2014 Dodge Durango Review
Ron Burgundy is correct, and he doesnít need a teleprompter to tell him so. The new Durango does have 360 more horsepower than a horse. But jokes aside (the human torch was denied a bank loan?), the Durangoís boastful horsepower figures, thanks to its 5.7-liter V8 HEMI, are only part of the story. Dodge sees its Durango as one of the only true sporty SUVs, but its versatile three-row seating and fuel efficiency, thanks to its new eight-speed transmission, may be its biggest selling points.
When Dodge first introduced its Durango in 1998, it was the first mid-sized 7-person SUV available. Now, nearly 15 years later, the company is redefining the unique vehicle again with a redesigned SUV offering performance and versatility Ė and, of course, economy. The new eight-speed transmission is a huge part of the fuel-economy savings for the new Duragno. It will come standard on all 2014 Durango models, and when paired with the 3.6-liter Pentastar engine it will improve fuel economy as much as 15 percent. The fully electronics tran features on-the-fly shift map changing, with the ability to manually shift gears via the steering-wheel paddle controls.
There will be two engine options for the 2014 Dodge Durango, with the aforementioned 3.6-liter Pentastar V6 providing 290 hp and 260 lb.-ft. of torque, with a 18 city/25 highway rating (17/24 on the all-wheel drive model). The Rallye and Citadel versions do get upgraded 295-horsepower V6 engines. The other option is a 5.7-liter HEMI that produces 360 hp and 390 lb.-ft. of torque. It provides an EPA fuel economy rating of 14 mpg city/23 highway (all-wheel drive ratings are 14/22).
To aid in improved fuel economy, the 2014 Durango will feature Eco Mode, which is designed to optimize the shift schedule of the eight-speed transmission as well as control Fuel Saver Technology with cylinder deactivation in V8 models to improve fuel economy in a variety of different driving conditions. Eco Mode also manages deceleration fuel shut-off, which will eliminate fuel delivery when a vehicle is coasting to improve fuel economy. Eco Mode will automatically run when the vehicle is started, but Dodge says it can be shut off on the center stack for ďmore spirited performance.Ē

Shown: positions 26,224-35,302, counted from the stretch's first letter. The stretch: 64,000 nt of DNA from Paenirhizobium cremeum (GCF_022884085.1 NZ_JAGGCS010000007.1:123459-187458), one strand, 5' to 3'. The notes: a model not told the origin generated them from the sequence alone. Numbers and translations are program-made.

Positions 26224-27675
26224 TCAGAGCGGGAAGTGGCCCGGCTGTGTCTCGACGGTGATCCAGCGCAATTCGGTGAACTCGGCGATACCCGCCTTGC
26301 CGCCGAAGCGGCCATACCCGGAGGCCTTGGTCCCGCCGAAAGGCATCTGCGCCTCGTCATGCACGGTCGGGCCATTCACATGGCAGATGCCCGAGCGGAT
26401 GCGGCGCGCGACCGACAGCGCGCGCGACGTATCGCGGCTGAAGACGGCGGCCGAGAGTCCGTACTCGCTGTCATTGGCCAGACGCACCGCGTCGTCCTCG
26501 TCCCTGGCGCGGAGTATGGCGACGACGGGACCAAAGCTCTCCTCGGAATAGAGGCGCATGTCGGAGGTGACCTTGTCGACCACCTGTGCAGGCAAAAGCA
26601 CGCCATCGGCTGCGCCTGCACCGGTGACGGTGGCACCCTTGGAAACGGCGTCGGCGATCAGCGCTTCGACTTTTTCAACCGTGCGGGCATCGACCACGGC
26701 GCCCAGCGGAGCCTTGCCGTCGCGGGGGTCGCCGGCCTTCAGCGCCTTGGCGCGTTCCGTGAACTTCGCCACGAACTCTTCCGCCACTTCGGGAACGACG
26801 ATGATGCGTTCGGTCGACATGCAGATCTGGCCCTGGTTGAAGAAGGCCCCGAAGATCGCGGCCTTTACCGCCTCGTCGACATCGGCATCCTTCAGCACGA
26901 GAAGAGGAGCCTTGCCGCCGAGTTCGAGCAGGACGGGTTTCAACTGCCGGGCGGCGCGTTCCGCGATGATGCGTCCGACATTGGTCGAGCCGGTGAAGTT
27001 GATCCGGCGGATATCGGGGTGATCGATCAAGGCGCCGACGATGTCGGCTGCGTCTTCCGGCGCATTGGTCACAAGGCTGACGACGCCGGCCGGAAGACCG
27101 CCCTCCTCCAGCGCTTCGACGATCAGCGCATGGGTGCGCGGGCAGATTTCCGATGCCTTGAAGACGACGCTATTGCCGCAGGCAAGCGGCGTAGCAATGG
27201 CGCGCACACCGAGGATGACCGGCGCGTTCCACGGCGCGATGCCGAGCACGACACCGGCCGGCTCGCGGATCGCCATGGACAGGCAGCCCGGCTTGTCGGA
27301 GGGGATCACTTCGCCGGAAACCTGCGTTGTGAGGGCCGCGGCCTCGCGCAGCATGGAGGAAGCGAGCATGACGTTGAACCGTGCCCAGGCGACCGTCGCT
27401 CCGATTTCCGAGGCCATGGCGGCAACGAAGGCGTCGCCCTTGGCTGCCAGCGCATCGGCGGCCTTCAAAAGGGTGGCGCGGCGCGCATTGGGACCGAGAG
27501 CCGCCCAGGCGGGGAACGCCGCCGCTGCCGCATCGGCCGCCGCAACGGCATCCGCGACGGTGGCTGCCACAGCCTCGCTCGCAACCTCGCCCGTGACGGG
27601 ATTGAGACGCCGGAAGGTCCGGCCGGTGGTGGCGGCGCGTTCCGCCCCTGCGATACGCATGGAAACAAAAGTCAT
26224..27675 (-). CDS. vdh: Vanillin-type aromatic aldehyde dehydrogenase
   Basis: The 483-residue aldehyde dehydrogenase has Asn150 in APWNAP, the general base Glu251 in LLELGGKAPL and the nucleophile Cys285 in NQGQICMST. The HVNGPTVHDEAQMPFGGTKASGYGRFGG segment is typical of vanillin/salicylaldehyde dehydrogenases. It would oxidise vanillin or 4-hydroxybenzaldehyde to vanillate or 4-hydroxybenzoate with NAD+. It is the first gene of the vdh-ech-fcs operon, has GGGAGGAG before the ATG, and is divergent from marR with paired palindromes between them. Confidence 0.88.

The sporty Durango might not an ideal off-road vehicle for the trails; instead, this SUV would serve as a tow vehicle to get the family, and all of its toys, out to the trails. When equipped with the new fully integrated tow hitch on the 2014 Durangos, models equipped with the V6 motor will be able to tow up to 6,200 pounds (best in class for a V6). For those looking for a little more towing capability, HEMI-equipped Durangos can tow a best-in-class 7,400 pounds.
The Durango is still at heart an SUV, and therefore it must offer versatility for hauling around the family. Fortunately, the three-row Durango features a number of layout options inside depending upon a familyís needs. Standard seven-passenger seating on the Durango means everyone can come along for the ride, while the optional second-row captainís chairs provide comfortable seating for passengers in the bucket seats. The captainís chairs also allow for easy walk-through for third-row passengers to go between the seats to get in the back. The second-row seating can also be pushed forward for loading cargo, while the fold-flat passenger seat (standard on all models without ventilated seats) allows for even more cargo space inside.
Technology is certainly a key selling point for the new Durango. A redesigned center stack offers either a 5-inch or 8.4-inch Uconnect touchscreen, controlling everything from navigation and radio settings, to climate control or phone applications when paired with your mobile phone. Below the screens are button controls for the audio and climates functions, while just below the center stack is a new media hub with an auxiliary jack for phone/iPod connections, a USB connection and an SD card slot. There is also the option for rear headrest video screens for the backseat.
For the driver, a full-color 7-inch thin-film-transistor (TFT) screen (similar to the one found on the Dart) provides vehicle information such as a speedometer, fuel gauge, engine temp and more. The screen is fully customizable, with more than 100 different options for how information is presented.
Thereís no doubt the Durango will appeal to the man or woman who wants something a little sexier than a standard SUV. The Durango offers powertrains and options to make the Durango a cool-looking family wagon. For the off-road family the vehicle still needs to have function, and we can say the Durango fits the bill as a weekender or day trip rig. Itíll fit the family have the ability tow the toys. We had a chance to put spend some time with the Durango on the road as well as with trailers to see how they faired.